RTE’s Joe Duffy takes Chernobyl children on open top bus tour of Dublin city

Jane O'Faherty

RTE’s Joe Duffy brought a group of Chernobyl children on a grand tour of Dublin as they begin their summer stay in Ireland.

The Liveline presenter accompanied 20 children from Belarus and Russia on an open-top tour of the capital, and some cupcakes and chocolate along the way.

The group are among 150 children and young people who will spend their summer with Irish host families throughout the country.

It comes 30 years after the Chernobyl nuclear disaster, which has had a devastating impact on generations born afterwards.

Speaking to Independent.ie, Joe said the group would be boarding a City Sightseeing open top bus and tucking into treats from Sweet Republic.

Later in the evening they would be heading to the Savoy Cinema on O’Connell St, he added.

“Believe it or not, and it’s hard to believe a lot of the things we hear about the difficulties faced by these young people after Chernobyl, this is the first time for many of them to go to a cinema,” he said.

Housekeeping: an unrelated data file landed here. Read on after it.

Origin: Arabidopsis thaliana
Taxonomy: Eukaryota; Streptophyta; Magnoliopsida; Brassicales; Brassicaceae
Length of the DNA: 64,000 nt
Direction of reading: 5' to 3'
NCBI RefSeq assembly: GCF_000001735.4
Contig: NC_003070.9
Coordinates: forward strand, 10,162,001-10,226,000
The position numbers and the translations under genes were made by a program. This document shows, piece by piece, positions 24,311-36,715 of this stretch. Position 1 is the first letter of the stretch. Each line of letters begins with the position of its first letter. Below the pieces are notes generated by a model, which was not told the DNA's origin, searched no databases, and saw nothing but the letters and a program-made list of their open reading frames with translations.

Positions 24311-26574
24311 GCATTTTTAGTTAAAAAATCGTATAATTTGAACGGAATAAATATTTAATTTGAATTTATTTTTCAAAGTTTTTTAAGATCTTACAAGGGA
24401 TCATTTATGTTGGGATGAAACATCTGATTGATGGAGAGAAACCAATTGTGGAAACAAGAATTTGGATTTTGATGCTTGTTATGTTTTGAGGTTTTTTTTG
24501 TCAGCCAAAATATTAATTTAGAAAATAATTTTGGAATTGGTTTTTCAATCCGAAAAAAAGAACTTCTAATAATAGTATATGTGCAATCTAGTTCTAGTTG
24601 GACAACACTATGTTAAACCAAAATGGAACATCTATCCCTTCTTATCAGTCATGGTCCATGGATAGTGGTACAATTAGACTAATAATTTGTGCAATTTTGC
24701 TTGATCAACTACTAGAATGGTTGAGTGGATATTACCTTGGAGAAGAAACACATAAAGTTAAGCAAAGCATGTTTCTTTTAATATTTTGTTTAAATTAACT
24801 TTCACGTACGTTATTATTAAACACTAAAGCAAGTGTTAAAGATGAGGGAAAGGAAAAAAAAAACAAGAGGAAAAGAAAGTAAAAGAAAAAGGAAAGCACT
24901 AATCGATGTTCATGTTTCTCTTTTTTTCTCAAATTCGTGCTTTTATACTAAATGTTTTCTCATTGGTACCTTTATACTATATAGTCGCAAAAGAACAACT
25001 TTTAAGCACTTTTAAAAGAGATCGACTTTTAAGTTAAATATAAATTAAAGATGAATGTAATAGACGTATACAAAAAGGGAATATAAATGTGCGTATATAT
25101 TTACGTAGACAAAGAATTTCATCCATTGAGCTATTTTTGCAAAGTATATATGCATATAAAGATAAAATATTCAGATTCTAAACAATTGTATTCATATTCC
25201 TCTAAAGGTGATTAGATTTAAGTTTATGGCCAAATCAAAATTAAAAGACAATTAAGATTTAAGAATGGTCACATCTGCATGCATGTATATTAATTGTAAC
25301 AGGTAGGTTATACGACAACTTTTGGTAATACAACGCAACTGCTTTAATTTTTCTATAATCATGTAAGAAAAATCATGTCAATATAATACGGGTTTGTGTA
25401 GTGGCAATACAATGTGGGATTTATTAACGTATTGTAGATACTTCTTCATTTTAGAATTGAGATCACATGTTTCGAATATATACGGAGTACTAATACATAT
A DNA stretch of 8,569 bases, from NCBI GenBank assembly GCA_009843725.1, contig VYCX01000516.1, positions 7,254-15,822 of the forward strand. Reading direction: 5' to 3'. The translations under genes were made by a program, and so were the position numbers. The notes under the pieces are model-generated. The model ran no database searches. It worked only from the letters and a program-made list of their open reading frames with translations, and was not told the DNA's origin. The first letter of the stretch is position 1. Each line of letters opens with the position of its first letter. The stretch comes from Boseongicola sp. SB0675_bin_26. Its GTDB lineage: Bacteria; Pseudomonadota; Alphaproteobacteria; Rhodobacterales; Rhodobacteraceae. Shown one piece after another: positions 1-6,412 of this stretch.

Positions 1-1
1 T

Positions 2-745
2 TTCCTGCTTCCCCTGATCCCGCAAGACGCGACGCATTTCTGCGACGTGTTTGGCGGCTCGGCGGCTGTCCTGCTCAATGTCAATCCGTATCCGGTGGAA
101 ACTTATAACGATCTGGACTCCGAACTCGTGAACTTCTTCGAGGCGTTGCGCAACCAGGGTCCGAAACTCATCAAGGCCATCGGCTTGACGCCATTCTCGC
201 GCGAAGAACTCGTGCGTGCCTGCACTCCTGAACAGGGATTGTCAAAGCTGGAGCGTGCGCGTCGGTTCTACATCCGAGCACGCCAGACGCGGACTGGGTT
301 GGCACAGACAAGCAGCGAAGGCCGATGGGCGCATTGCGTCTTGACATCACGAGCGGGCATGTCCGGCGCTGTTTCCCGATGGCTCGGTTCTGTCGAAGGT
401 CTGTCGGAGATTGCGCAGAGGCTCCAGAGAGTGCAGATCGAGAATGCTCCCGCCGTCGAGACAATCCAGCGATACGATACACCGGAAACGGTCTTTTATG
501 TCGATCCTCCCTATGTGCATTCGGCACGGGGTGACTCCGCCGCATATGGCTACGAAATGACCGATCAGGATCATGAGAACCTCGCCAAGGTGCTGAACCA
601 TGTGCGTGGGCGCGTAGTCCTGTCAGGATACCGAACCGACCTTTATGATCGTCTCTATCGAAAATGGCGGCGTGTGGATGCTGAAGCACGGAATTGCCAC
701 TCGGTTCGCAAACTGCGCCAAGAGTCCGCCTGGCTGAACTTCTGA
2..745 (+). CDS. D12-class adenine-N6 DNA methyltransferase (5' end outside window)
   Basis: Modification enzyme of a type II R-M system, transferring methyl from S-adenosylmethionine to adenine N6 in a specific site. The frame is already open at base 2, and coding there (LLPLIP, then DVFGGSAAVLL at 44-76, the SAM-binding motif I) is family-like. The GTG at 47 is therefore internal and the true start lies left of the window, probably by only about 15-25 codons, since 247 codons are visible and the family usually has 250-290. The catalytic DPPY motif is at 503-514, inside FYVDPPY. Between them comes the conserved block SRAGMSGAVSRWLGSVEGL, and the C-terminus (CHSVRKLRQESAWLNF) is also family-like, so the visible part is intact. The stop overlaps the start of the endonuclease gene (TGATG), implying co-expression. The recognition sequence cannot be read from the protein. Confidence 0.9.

Joe also praised the families who volunteer as hosts with Chernobyl Children International (CCI) and treat the kids “like royalty”.

“Remember, they do it totally voluntarily,” he said. “They don’t get any money. They give everything they’ve got and more to this group of young people.”

“They’re treated like VIPs here, they’ve access all areas,” he added. “They don’t put their hands in their pocket for anything and rightly so.

“They’re being looked after like royalty - the way they should be looked after all the time and that’s why I think Dublin is a treat.”

Adi Roche, Voluntary CEO of CCI said the Irish people have continued to open their hearts to the children of Chernobyl three decades on, adding that their “kindness and generosity is unfailing”.

“In this the 30th Anniversary year of the worst nuclear disaster in history, we must recommit, rededicate and redouble our efforts to help alleviate these children’s suffering,” she added.

“Radioactive contamination is still having an adverse effect on the lives and health of the children of the Chernobyl regions.”

Since 1991, 25,000 children from Belarus and Western Russia have come to Ireland with CCI on this Rest and Recuperation programme.

Meanwhile, €100m worth of aid has been delivered to assist impoverished communities and children in Chernobyl regions since 1986.